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Drapper is a name that was formed by the Anglo-Saxon society of old Britain. The name was thought to have been used for someone who once worked as a maker or seller of woolen cloth. The surname Drapper is derived from the Old French word drapier and the Anglo-French word draper, which both have this meaning. The word was recorded in Old English as early as 1376.

Early Origins of the Drapper family


The surname Drapper was first found in Lancashire where one of the first records of the family was Robert le Draper who was listed in the Pipe Rolls (1181-1182.) [1]CITATION[CLOSE]
Reaney, P.H and R.M. Wilson, A Dictionary of English Surnames. London: Routledge, 1991. Print. (ISBN 0-415-05737-X)
Later the Subsidy Rolls, Henry le Draper was listed as holding estates in 1332 in the same county. The Hundredorum Rolls of 1273 lists Roger le Draper in Wiltshire and Auwred le Draper in Cambridgeshire. The Yorkshire Poll Tax Rolls of 1379 lists Johannes Drapour as a drapour at that time. [2]CITATION[CLOSE]
Bardsley, C.W, A Dictionary of English and Welsh Surnames: With Special American Instances. Wiltshire: Heraldry Today, 1901. Print. (ISBN 0-900455-44-6)

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Early History of the Drapper family

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Early History of the Drapper family


This web page shows only a small excerpt of our Drapper research.
Another 157 words (11 lines of text) covering the years 1567, 1772, 1646, 1694, 1678 and 1689 are included under the topic Early Drapper History in all our PDF Extended History products and printed products wherever possible.

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Drapper Spelling Variations

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Drapper Spelling Variations


Until the dictionary, an invention of only the last few hundred years, the English language lacked any comprehensive system of spelling rules. Consequently, spelling variations in names are frequently found in early Anglo-Saxon and later Anglo-Norman documents. One person's name was often spelled several different ways over a lifetime. The recorded variations of Drapper include Draper, Drapere, Draiper, Draeper, Drapar, Drapir, Drayper, Dreypar, Drapper, Drapier, Drabber, Drapber, Drabper, Drappar and many more.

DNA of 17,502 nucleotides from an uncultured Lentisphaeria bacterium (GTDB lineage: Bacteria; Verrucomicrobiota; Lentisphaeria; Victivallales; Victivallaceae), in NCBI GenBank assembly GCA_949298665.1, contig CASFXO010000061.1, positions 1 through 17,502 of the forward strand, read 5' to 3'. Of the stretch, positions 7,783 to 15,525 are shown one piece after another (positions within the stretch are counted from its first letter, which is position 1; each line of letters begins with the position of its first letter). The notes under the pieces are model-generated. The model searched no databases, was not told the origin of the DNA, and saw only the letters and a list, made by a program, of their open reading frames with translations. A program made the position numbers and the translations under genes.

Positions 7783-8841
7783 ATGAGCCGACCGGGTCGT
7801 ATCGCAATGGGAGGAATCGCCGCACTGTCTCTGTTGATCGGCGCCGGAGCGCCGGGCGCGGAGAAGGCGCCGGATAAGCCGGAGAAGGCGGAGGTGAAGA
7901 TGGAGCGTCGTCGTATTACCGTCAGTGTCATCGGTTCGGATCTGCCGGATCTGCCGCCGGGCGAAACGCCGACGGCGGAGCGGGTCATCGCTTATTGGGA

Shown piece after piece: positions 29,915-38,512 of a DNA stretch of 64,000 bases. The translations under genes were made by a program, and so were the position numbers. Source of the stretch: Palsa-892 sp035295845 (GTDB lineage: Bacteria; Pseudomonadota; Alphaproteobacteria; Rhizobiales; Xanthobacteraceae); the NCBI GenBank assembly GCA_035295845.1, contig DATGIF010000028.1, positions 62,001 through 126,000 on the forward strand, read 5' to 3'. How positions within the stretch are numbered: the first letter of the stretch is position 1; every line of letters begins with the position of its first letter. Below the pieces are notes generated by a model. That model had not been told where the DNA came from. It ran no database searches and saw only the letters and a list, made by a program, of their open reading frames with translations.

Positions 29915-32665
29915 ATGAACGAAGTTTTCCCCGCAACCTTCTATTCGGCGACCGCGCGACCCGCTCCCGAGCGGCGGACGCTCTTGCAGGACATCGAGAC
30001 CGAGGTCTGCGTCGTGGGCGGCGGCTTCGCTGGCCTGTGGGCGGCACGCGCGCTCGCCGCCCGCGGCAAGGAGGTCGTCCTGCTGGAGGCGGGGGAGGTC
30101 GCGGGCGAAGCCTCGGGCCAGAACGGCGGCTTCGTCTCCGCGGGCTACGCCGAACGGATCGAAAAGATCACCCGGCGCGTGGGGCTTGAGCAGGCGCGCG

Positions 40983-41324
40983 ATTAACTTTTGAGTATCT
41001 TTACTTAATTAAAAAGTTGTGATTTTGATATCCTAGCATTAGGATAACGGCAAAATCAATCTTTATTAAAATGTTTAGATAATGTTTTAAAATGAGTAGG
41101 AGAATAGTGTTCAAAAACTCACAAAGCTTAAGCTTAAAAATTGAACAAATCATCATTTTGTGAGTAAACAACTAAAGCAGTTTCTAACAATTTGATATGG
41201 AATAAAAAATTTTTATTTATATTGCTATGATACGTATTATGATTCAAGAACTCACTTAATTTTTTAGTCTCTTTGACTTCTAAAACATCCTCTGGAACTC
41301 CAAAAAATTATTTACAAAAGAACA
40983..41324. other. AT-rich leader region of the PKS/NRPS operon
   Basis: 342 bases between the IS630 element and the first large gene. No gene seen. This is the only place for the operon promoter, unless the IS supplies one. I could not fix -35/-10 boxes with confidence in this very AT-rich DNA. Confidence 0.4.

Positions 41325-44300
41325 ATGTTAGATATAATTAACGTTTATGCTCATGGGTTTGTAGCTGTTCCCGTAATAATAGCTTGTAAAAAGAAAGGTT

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Early Notables of the Drapper family (pre 1700)

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Early Notables of the Drapper family (pre 1700)


Another 38 words (3 lines of text) are included under the topic Early Drapper Notables in all our PDF Extended History products and printed products wherever possible.

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Migration of the Drapper family to Ireland

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Migration of the Drapper family to Ireland


Some of the Drapper family moved to Ireland, but this topic is not covered in this excerpt.
Another 55 words (4 lines of text) about their life in Ireland is included in all our PDF Extended History products and printed products wherever possible.

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Migration of the Drapper family to the New World and Oceana

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Migration of the Drapper family to the New World and Oceana


Thousands of English families boarded ships sailing to the New World in the hope of escaping the unrest found in England at this time. Although the search for opportunity and freedom from persecution abroad took the lives of many because of the cramped conditions and unsanitary nature of the vessels, the opportunity perceived in the growing colonies of North America beckoned. Many of the settlers who survived the journey went on to make important contributions to the transplanted cultures of their adopted countries. The Drapper were among these contributors, for they have been located in early North American records: Henry Draper settled in Virginia in 1621; the year after the "Mayflower" landed, and many of the name were banished to Barbados where they settled from the year 1654. John Draper was banished in 1654.

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The Drapper Motto

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The Drapper Motto


The motto was originally a war cry or slogan. Mottoes first began to be shown with arms in the 14th and 15th centuries, but were not in general use until the 17th century. Thus the oldest coats of arms generally do not include a motto. Mottoes seldom form part of the grant of arms: Under most heraldic authorities, a motto is an optional component of the coat of arms, and can be added to or changed at will; many families have chosen not to display a motto.

Motto: Vincit pepercit
Motto Translation: He conquered, he spared


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Drapper Family Crest Products

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Drapper Family Crest Products



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See Also

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See Also



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Citations

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Citations


  1. ^ Reaney, P.H and R.M. Wilson, A Dictionary of English Surnames. London: Routledge, 1991. Print. (ISBN 0-415-05737-X)
  2. ^ Bardsley, C.W, A Dictionary of English and Welsh Surnames: With Special American Instances. Wiltshire: Heraldry Today, 1901. Print. (ISBN 0-900455-44-6)

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